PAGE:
Brewers sign ex-Tiger Jordan Zimmermann to minor-league contract

Detroit News

Tony Paul
 
| The Detroit News

Milwaukee — Jordan Zimmermann believes he’s finally healthy again as the former All-Star pitcher attempts to revive his career with the Milwaukee Brewers.

The Brewers announced Tuesday they had signed the right-hander to a minor-league contract that includes an invitation to major league camp.

Zimmermann, who turns 35 on May 23, pitched in just three games for the Detroit Tigers last season because of a forearm injury after going 1-13 with a 6.91 ERA in 2019. Zimmermann was a two-time All-Star with the Washington Nationals, who selected him from Division III school Wisconsin-Stevens Point in the second round of the 2007 draft.

He described his injury as a “forearm flexor thing” and returned to make three September appearances last year, going 0-0 with a 7.94 ERA. Zimmermann says he now is as healthy as he’s been in a few years.

“If I didn’t feel good or I didn’t feel healthy, I was probably thinking about retiring,” Zimmermann said. “But I started working out, started running, started throwing and doing everything I normally do.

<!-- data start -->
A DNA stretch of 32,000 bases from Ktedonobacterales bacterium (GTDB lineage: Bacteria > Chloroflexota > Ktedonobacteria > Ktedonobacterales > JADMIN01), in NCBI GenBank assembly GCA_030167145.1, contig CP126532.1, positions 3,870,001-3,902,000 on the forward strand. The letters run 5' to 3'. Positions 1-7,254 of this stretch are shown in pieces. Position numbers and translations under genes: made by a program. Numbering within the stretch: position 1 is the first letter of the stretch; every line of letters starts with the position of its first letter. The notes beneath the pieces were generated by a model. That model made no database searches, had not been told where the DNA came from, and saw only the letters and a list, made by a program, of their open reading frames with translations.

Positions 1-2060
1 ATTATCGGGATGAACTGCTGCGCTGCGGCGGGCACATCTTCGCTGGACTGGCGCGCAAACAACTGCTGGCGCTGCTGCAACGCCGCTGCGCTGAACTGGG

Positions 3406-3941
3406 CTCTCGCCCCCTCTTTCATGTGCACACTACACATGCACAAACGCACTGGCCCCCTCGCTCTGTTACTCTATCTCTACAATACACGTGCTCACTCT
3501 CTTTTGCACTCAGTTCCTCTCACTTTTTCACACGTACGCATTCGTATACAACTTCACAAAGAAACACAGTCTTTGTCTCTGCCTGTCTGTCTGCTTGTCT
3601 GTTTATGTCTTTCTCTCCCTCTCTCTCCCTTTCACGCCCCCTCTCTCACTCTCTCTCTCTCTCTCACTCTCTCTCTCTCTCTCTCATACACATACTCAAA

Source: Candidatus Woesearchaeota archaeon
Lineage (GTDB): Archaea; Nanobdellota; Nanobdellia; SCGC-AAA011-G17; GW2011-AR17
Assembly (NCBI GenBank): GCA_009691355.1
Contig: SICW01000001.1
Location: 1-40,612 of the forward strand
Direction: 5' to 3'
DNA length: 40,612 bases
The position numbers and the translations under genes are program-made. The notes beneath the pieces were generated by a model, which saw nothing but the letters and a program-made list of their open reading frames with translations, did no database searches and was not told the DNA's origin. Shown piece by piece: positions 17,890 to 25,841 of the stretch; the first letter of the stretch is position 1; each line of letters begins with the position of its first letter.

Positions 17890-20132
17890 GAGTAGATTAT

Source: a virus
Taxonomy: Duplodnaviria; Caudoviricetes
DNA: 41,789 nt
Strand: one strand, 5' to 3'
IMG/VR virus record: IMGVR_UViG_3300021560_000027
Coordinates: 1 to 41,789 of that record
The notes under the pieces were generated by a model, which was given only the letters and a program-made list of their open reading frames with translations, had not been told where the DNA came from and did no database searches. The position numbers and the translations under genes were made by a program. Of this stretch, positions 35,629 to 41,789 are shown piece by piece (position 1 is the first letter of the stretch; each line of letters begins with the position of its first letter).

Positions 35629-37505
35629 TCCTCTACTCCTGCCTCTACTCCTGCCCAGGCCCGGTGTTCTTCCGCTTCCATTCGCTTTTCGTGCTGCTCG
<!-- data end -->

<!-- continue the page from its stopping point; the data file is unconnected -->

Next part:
“The body feels good and the mind is telling me to keep going. I’m going to definitely give it another year, and we’ll see what happens after this year.”

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Zimmermann says he considered himself a Brewers fan while growing up in Auburndale, Wisconsin, about 180 miles northwest of Milwaukee. He’s hoping a return to the National League will help him re-establish himself.

He went 70-50 with a 3.32 ERA with the Nationals from 2009-15. Zimmermann finished seventh in the Cy Young Award voting in 2013 and fifth in 2014, and he made the National League All-Star team both of those seasons.

Zimmermann threw the first no-hitter in Nationals history when Washington beat the Miami Marlins 1-0 in the 2014 regular-season finale.

He wasn’t nearly as effective after moving to the American League. Zimmermann posted a 25-41 record with a 5.63 ERA for Detroit over the last five seasons on a five-year, $110-million contract.

“If I didn’t have anything left, I probably would have retired and gone out on my own terms,” Zimmermann said. “But my body and my mind tell me, ‘You still have more left.’ Obviously, I want to go out there and stay healthy. I know I can get guys out. It’s definitely going to be nice getting back in the NL because I feel a lot more comfortable there than where I was.”

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